Taiwanese-French actress Sandrine Pinna (Miao Miao) stars as Wenxin, the film opening with her having been kidnapped by love rival Annie (Christa Yan) on Valentine's day. The film flashes forward three months, with Wenxin showing up by the side of the road in her underwear, with no idea of where she has been or what has happened. Returning to the man at the heart of the dispute, university teacher Luo Jia (Ren Quan, Assembly), she learns that Annie has also disappeared without trace. With the aid of Wu Guangming (Lee Wei, Open to Midnight), a young artist who turns up and claims she had been living in his flat, she tries to get to the bottom of the mystery, strange events making her suspect that she has been possessed by the sinister spirit of her possibly dead kidnapper.

Modern Chinese horror really is hit and miss stuff, with many directors flailing around badly as they try to balance offering thrills while making sure that they don't offend the censors by including anything that's actually horrifying or supernatural ?which not only tends to result in manipulative and unfocused plotting, but goes against the entire point of horror films in the first place. It's with some relief then that The Chrysalis, though still a bit of a mess, is definitely a step in the right direction. Though most genre-savvy viewers will probably see its big twist coming, there's still a lot of psycho-hysterical fun to be had along the way, Qiu Chu Ji managing to produce something which though far from frightening, is at least entertaining and daftly dark. Points are won for a few flashes of originality, including the fact that there are none of the usual long haired ghosts on show, Wenxin's visions of Annie being of the more grounded and visceral kind, and a bizarre final act which gleefully hurtles off the cliff and dives deep into whacked-out insanity. While none of it actually makes much sense in hindsight, with gaping plot holes and wild leaps in logic abounding, the film successfully holds the interest throughout, with some fairly clever use of changing perspectives and narrative trickery.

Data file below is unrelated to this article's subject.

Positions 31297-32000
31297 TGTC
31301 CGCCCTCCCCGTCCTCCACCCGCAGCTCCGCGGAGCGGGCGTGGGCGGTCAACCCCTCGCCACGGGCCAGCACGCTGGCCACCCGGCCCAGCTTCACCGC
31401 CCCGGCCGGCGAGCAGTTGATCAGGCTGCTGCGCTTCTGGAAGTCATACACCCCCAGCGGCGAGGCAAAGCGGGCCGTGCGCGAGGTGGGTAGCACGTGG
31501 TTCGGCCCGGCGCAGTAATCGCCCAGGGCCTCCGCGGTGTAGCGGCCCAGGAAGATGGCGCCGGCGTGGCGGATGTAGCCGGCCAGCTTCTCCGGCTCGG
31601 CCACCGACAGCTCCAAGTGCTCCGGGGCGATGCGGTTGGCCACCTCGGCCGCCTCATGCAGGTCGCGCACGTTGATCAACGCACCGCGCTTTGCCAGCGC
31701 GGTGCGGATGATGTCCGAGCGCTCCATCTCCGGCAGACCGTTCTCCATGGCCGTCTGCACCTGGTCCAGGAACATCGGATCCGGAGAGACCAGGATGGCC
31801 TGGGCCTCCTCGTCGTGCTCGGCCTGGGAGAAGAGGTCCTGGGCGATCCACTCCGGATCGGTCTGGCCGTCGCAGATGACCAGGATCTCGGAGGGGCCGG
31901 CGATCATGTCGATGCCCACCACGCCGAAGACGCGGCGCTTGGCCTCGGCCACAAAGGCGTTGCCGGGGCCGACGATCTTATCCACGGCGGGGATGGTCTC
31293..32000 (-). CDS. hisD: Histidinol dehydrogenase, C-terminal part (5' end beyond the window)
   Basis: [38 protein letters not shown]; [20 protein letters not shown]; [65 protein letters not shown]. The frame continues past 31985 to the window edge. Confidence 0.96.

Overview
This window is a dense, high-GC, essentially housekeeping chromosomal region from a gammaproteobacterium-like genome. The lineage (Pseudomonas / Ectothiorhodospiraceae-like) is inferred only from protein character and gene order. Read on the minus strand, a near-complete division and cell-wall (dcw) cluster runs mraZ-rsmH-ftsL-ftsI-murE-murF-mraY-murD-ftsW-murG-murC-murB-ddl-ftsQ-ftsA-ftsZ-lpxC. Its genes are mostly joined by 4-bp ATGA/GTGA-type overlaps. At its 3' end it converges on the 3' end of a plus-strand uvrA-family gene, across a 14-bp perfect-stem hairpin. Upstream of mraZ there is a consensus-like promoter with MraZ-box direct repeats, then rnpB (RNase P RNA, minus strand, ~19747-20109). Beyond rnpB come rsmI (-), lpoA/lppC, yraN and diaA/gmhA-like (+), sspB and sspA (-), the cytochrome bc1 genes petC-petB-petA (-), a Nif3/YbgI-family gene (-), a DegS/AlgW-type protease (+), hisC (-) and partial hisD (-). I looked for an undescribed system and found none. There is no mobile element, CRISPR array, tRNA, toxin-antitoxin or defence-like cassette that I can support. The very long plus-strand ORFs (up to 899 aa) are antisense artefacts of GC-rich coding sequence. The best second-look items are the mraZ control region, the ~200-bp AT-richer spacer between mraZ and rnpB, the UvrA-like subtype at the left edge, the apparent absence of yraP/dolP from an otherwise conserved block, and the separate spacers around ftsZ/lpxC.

Though unsurprisingly the film never gets too nasty, it does at least have a bit more in the way of sex and violence than the average Chinese genre outing, giving it somewhat of a kick where it counts, with a few borderline gruesome scenes of threat and torture. This definitely helps to make the film more convincing and enjoyable than its peers, and Qiu does a decent job of at least suggesting some fairly nasty goings-on, even if many viewers will be left wanting more in this department. Also giving the film a boost in the entertainment stakes are some amusingly ripe performances from the two female leads, both Sandrine Pinna and Christa Yan doing some great eye-rolling, lunatic ranting and generally adding a touch of manic liveliness.

This is all enough to make The Chrysalis worth catching for genre fans or anything with an interest in tracking the development of Chinese horror cinema and appropriately adjusted expectations. Though still relatively tame compared to its western cousins and at times bordering on silly rather than scary, there's plenty here to enjoy, and the film is hopefully a sign of better and more substantially creepy things to come.

by James Mudge –

This original content has been created by or licensed to, and cannot be copied or republished in any medium without the express written permission of